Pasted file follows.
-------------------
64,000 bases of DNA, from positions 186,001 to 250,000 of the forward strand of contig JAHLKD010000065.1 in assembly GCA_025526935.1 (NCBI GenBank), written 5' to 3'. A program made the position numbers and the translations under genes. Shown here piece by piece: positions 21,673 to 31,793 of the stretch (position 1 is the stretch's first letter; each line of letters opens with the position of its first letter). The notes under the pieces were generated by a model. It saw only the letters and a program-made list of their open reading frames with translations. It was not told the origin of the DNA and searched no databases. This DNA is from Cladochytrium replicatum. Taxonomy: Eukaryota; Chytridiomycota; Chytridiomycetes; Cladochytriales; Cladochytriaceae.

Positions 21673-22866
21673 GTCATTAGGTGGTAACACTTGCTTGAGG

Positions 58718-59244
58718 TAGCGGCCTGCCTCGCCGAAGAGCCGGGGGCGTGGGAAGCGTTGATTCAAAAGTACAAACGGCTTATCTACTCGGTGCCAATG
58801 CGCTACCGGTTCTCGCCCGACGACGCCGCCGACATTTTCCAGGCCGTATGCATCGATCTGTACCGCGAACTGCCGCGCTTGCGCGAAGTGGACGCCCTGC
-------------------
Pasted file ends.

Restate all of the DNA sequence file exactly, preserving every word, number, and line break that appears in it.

64,000 bases of DNA, from positions 186,001 to 250,000 of the forward strand of contig JAHLKD010000065.1 in assembly GCA_025526935.1 (NCBI GenBank), written 5' to 3'. A program made the position numbers and the translations under genes. Shown here piece by piece: positions 21,673 to 31,793 of the stretch (position 1 is the stretch's first letter; each line of letters opens with the position of its first letter). The notes under the pieces were generated by a model. It saw only the letters and a program-made list of their open reading frames with translations. It was not told the origin of the DNA and searched no databases. This DNA is from Cladochytrium replicatum. Taxonomy: Eukaryota; Chytridiomycota; Chytridiomycetes; Cladochytriales; Cladochytriaceae.

Positions 21673-22866
21673 GTCATTAGGTGGTAACACTTGCTTGAGG

Positions 58718-59244
58718 TAGCGGCCTGCCTCGCCGAAGAGCCGGGGGCGTGGGAAGCGTTGATTCAAAAGTACAAACGGCTTATCTACTCGGTGCCAATG
58801 CGCTACCGGTTCTCGCCCGACGACGCCGCCGACATTTTCCAGGCCGTATGCATCGATCTGTACCGCGAACTGCCGCGCTTGCGCGAAGTGGACGCCCTGC